- Associated Press - Friday, September 12, 2014

FORTVILLE, Ind. (AP) - When the Indiana High School Athletic Association changed its rule last year to allow home school athletes to participate on teams at their local public school, Trey Oetjen was intrigued.

His oldest son, Caleb, was home schooled but played on a non-IHSAA affiliated team at Horizon Christian and is a freshman on the basketball team at NAIA Bethel College. With a pair of talented twins, Josiah and Noah, going into their junior year, the elder Oetjen pursued the possibility of taking advantage of the new IHSAA rule at the local public school, Mt. Vernon.

But it wasn’t that simple.

Despite the IHSAA’s rule change, the Mt. Vernon school board has decided not to allow home school athletes to participate.

“I told (Oetjen) that he was welcome to enroll his kids in our school,” Mt. Vernon superintendent Bill Riggs told The Indianapolis Star (http://indy.st/1m01dWk ). “That’s been my position all along and it’s been a pretty staunch position from our school board. We want those who participate on Mt. Vernon teams and in extracurricular activities to be Mt. Vernon students.”

According to the IHSAA rule, a home school student must be enrolled in the host school for at least one class per day to be eligible for athletic participation, as well as meeting all of the regular eligibility standards. Some schools, such as Avon, Carmel and Center Grove, do not accept partially enrolled students and, therefore, do not have any home school students participating in athletics.

Franklin Central and Greenwood are among other local schools that do not allow home school athletes.

The news last year that the IHSAA would allow home school athletes is misleading, Oetjen said, if the local districts choose to say no.

“How can (the IHSAA) really say they allow home school kids to play?” Oetjen said. “There’s no provision if the school doesn’t allow it.”

IHSAA Commissioner Bobby Cox conducted a series of six town hall meetings around the state in 2011 and ‘12 regarding home school athletic participation. The meetings were in response to a bill authored by Timothy Wesco, a Republican from Mishawaka, that passed in the House but died in the Senate. Wesco’s position was that home school parents, as tax-paying citizens, should be allowed to have their children participate with public school teams.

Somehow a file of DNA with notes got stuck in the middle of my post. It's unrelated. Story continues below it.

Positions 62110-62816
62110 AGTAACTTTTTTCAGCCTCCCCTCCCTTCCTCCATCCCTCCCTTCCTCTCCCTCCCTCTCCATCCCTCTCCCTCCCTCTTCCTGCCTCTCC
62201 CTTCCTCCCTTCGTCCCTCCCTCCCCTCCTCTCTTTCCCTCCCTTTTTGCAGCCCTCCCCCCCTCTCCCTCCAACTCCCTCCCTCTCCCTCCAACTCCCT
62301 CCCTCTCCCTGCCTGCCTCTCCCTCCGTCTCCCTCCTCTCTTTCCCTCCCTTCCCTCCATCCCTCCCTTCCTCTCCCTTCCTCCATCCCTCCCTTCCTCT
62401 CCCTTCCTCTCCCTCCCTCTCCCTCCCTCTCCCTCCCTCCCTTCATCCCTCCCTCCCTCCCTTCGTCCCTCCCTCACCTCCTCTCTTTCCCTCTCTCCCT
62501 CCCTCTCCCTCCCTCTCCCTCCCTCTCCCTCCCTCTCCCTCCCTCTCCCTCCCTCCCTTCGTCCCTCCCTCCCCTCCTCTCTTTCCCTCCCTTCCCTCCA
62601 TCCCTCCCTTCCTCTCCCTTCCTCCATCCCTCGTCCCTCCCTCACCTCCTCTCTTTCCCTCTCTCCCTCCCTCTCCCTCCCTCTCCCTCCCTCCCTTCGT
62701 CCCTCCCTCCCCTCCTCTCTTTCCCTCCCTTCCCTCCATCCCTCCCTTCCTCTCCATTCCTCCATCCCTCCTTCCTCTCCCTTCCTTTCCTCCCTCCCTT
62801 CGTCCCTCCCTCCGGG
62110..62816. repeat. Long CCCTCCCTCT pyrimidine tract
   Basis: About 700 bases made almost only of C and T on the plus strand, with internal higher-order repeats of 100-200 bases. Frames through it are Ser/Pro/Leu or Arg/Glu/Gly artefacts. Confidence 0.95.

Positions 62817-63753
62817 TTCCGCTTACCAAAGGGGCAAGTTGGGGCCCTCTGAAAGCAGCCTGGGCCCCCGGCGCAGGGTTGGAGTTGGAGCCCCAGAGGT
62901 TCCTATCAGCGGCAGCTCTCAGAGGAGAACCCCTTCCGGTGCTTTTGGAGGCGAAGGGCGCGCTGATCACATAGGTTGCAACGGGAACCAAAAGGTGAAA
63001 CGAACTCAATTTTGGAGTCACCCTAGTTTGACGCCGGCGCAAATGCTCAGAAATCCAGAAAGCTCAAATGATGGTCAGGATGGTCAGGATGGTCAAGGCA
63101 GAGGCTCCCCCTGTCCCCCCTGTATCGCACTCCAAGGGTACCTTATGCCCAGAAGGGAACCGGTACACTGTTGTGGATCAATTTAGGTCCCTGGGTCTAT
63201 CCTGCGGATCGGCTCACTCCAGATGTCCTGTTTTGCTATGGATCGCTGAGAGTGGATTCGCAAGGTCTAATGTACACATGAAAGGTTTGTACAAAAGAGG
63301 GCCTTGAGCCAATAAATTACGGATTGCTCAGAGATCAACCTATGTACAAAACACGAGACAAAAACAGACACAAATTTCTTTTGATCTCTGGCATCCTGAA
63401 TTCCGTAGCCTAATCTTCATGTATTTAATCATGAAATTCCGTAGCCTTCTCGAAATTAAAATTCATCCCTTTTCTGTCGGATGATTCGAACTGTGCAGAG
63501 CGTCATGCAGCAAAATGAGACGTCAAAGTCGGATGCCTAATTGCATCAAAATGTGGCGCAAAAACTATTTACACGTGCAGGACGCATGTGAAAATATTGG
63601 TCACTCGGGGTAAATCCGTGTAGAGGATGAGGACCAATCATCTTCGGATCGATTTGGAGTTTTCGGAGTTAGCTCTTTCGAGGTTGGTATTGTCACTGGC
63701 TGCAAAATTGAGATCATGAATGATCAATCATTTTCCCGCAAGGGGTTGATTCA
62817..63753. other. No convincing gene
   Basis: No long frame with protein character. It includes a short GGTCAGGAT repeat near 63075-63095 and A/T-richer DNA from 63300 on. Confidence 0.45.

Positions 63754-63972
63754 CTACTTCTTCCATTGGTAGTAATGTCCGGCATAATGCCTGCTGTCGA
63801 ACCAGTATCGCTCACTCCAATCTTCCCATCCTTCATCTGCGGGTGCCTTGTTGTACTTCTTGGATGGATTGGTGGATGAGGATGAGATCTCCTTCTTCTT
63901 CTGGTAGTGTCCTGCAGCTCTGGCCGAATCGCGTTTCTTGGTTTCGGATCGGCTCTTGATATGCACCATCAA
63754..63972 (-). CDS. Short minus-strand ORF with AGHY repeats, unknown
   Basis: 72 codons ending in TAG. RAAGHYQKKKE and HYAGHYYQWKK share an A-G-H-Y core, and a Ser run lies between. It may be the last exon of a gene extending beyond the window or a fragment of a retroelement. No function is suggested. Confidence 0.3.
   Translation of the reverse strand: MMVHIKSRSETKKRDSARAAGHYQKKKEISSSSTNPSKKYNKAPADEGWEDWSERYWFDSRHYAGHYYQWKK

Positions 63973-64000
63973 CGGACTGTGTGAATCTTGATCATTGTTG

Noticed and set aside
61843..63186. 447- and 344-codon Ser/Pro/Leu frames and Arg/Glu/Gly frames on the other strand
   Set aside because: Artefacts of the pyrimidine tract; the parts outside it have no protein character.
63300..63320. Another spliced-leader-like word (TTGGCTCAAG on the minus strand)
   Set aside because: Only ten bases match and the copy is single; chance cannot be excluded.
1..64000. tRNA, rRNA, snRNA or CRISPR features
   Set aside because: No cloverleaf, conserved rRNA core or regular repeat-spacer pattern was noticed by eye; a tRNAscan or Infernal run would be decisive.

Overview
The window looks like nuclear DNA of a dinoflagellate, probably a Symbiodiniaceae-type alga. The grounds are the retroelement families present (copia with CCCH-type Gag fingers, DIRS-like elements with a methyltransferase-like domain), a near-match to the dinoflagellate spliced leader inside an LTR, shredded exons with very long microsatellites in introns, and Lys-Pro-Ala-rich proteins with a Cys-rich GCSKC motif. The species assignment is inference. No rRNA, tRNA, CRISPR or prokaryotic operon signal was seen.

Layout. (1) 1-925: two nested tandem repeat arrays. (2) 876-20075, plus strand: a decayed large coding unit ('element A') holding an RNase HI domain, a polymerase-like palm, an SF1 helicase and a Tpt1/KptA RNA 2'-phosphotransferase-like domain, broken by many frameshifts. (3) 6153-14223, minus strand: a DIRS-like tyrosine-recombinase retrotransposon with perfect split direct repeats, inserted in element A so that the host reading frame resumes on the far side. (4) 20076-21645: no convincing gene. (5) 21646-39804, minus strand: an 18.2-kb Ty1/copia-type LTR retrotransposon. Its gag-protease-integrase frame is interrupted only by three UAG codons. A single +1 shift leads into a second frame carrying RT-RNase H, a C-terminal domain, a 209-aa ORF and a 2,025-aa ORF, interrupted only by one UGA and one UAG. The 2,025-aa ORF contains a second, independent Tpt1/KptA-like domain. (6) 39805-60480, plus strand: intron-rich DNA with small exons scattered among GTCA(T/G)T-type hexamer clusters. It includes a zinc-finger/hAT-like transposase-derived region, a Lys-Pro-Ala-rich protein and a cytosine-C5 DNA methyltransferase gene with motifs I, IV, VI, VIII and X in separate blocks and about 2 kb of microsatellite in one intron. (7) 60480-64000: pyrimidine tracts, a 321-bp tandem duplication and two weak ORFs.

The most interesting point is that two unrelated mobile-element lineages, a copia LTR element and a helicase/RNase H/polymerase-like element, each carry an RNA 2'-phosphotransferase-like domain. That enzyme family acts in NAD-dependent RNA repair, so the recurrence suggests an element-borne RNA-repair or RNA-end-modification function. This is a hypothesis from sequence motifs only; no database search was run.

At that time, there were 23 states that allowed home school athletes to participate in some form. But the rule change in Indiana has had limited impact so far. The IHSAA rule states the athlete must have been home schooled the previous three years in order to be eligible, a stipulation meant to limit the participants to students who are truly home schooled.

Schools such as Eastern Hancock, Lawrence North, North Central, Pike, Tri-West, Western Boone and Whiteland allow home school kids but have not had any take advantage.

Hamilton Southeastern and Perry Meridian are among the schools that do have home school athletes. Taylor Marden, a home school sophomore, is going into her second year of participating on the HSE girls swim team. She would not be on a swim team if not for the rule change.

“There aren’t a lot of opportunities for home school swimmers and it’s not really the kind of training I’d be looking for anyway,” Marden said. “If I wasn’t on this team, I might be doing home school track, but probably not swimming.”

In each of her three semesters at HSE, Marden has taken a first-period class at the school. So far she’s taken 3D art, introduction to business and Spanish. She also takes a full day of classes twice a week at a charter school.

Marden said she was a bit overcome at first by the size of HSE, but right away felt at home and part of the swim team. She participated on the junior varsity team last year as a freshman.

“(My teammates) were all really welcoming and thought it was cool that I was doing it,” said Marden, who has been home schooled since first grade. “I’m the kind of person who doesn’t like to be stuck in one spot, so I like the variety. Maybe it’s a little weird just to be at school for one class, but I’m overjoyed that it’s worked out like it has.”

But just nine miles away from HSE, the situation is different.

Oetjen isn’t optimistic that the Mt. Vernon school board will change its mind in time for his twins to be able to suit up for the basketball team. But he is hopeful that opening up a dialogue and speaking to the school board could have an impact down the road.

“I don’t want to sound like I’m criticizing the IHSAA, but I did want to get the attention of the local district,” he said. “Maybe my 9-year-old and 4-year-old will have a chance down the road.”

Riggs asked Oetjen why he doesn’t enroll his children as full-time students at Mt. Vernon.

“We view Mt. Vernon has a great school district,” Oetjen said. “But my wife and I feel like home schooling is something we’ve been called to do. If the IHSAA hadn’t cracked the door, this wouldn’t even be a discussion. But really, the pressure is off the IHSAA because it’s still left up to the local district to decide. If the district says ‘no’ then nothing has really changed.”

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Information from: The Indianapolis Star, http://www.indystar.com

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